Why this hullabaloo about Parvez Rasool?
Parvez Ghulam Rasool Zargar, to give his full name, is a decent offspinner and handy batsman to be considered a bowling all-rounder. It is immaterial whether he came from Kashmir or Kerala, he will play for India if he is good enough to earn his cap. A cap can’t be handed out for sentimental reasons.Parvez not being handed his India cap on the Zimbabwe tour of one-dayers, which ended Saturday, has unnecessarily become the talking point, thanks to his state Chief Minister Omar Abdullah going to town criticising his non-selection even when his father Farooq Abdullah, who is the president of the Jammu and Kashmir Cricket Association, did not react so vehemently.
When has Omar Abdullah started taking such keen interest in cricket and what is this specious argument that if 14 players got to play why not the 15th.
If only he had shown the same alacrity in unravelling the mystery of over Rs.50 crores vanishing from the books of the Jammu and Kashmir Cricket Association, the state’s cricketers like Parvez would have benefited more.
His pleading tweets, “Come on BCCI give the young man a chance to prove himself”, and “Did you have to take him all the way to Zim to demoralise him? Wouldn’t it have been cheaper to do it at home?” may have given him politically a kick, but it is in poor taste, unless he wants to take credit for the young man’s exploits on cricket field.
Omar should have also taken to task some people in the valley who make no secret of their dislike of Parvez playing for India and their statements that they would support their cricketer but not India. Worse, they said they would not even support the lad from Bijbehara, a small town in Anantnag district, if he plays a key role in India beating Pakistan! Not to be left behind, Union Minister Shashi Tharoor joined with his percussion: “Bizarre selection. Could easily have rested Jadeja & Raina for Rasool & Rahane,” he tweeted. “What’s the point leading 4-0 if you can’t give every member of the touring team a chance to play at least once now by reshuffling the deck?”
Not taking away their right to express their views, do they at least concede that the national selectors, coach and captain are competent enough to pick the squad and the playing eleven? Whatever may be their compulsions, political or otherwise, they have trod a dangerous path, though they are not the pioneers of the indiscretion. There have been instances where politicians jumped in to back players from their states and luckily they confined themselves to making only puerile statements.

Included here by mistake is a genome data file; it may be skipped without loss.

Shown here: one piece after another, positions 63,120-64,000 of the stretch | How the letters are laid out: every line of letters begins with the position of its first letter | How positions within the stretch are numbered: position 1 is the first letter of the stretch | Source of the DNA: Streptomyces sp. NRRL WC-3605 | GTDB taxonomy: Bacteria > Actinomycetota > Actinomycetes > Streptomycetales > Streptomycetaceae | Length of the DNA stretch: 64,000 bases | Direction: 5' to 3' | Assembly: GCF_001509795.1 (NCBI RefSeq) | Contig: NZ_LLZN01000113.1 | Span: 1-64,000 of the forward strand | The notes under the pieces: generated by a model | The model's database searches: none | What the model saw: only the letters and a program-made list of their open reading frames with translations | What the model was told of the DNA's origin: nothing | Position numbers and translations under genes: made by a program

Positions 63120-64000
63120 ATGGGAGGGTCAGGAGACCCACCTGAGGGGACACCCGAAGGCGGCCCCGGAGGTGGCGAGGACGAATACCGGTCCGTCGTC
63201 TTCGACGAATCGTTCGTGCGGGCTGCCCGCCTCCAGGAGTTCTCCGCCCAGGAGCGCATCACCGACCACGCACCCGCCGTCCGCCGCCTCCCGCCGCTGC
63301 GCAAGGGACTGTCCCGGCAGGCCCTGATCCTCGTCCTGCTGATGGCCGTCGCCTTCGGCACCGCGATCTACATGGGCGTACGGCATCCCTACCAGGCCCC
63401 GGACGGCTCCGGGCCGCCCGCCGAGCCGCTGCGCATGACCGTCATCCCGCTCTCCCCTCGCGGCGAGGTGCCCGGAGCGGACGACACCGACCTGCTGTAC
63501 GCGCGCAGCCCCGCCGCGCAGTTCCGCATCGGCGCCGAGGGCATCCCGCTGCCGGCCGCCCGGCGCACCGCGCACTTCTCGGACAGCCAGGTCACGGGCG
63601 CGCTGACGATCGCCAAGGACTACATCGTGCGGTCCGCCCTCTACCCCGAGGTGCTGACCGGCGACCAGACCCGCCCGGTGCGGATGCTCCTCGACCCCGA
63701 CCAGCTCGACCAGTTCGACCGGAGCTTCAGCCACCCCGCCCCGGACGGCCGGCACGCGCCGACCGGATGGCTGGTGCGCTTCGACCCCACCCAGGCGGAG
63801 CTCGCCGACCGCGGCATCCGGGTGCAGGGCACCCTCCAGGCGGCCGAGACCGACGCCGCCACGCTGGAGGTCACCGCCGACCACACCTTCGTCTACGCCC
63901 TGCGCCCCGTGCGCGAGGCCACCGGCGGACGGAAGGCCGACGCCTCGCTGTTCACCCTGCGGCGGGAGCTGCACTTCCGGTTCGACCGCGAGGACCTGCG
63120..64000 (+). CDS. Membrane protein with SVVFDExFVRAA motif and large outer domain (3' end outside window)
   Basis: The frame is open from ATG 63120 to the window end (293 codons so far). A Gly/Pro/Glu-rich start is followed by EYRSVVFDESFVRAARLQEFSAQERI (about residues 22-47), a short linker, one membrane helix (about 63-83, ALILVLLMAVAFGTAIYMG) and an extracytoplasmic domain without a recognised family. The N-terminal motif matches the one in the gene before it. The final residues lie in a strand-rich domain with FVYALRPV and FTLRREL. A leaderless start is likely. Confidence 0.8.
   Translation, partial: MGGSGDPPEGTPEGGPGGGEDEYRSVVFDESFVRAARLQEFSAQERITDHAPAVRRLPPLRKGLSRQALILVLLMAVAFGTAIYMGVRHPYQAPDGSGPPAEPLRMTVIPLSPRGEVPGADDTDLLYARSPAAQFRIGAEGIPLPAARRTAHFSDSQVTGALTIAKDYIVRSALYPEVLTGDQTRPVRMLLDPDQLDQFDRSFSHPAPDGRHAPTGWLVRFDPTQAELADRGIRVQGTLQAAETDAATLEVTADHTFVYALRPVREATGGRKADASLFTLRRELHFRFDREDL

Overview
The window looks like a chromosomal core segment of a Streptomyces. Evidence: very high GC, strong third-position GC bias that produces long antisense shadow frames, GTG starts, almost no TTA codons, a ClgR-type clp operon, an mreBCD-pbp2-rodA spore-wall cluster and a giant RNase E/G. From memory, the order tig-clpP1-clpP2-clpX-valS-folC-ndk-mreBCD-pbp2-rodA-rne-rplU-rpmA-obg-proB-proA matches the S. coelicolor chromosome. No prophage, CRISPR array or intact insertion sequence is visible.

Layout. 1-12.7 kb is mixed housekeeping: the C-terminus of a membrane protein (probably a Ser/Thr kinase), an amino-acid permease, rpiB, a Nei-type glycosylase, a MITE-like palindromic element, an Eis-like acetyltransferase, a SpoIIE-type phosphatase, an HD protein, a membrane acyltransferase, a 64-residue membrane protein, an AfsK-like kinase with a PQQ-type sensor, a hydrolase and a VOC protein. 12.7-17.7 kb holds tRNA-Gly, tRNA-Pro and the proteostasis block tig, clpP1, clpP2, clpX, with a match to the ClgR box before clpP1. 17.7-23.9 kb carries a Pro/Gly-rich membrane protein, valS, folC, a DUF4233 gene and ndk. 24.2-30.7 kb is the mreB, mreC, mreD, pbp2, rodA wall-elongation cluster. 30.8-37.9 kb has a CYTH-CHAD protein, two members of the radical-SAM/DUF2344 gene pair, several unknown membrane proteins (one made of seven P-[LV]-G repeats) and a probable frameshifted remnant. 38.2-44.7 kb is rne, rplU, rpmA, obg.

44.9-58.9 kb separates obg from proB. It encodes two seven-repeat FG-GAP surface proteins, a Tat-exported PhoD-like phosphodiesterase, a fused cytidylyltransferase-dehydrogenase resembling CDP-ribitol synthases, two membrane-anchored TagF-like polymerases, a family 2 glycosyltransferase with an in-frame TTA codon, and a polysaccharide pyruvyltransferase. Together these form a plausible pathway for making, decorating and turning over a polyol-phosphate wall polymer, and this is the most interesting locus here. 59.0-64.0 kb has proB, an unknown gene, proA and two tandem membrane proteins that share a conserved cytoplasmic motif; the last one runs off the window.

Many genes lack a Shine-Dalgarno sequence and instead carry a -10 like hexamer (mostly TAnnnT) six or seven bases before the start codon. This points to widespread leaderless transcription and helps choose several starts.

What is more bizarre in this case is that captain Virat Kohli chose to defend the selection when there was no need for him to do so and saying that he was not bothered by the criticism.
Kohli tried to justify Parvez sitting out, saying Amit Mishra was cooling his heels for the last two months and he had to be played and that the Kashmiri young man will get his opportunity when he goes with the India A team to South Africa from Zimbabwe.
Surely, Parvez himself may not be complaining too much about not getting to play in Zimbabwe since he did not fit into Kohli’s scheme of things. Coming back to Omar’s concern for Parvez, he and his father should have taken interest in cleaning up the state’s cricket administration instead of acquiescing in carrying out the obnoxious quota system whereby the valley and Jammu get equal representation in the state’s Ranji Trophy squad.
And then if Omar is so fond of Parvez, he should have given the 24-year-old a job in the state government, though he may not need one if he has a long run as an international cricketer. What is so special about Parvez? The list of people who waited for the India cap despite their enormous talent is long. Why go far, his own teammate Ambati Rayudu, who was hailed as the closest to Sachin Tendulkar in class when he was first spotted a decade ago, made his international debut in the fourth one-dayer at 27, though for no fault of his.
For the record, Rasool made his first-class debut for J&K in 2008-09 and has played 17 first-class matches, scoring 1,003 runs and taking 46 wickets. Playing against Australia for India A he took seven wickets for 41. He also played for Pune Warriors last season.
The writer is the sports editor of IANS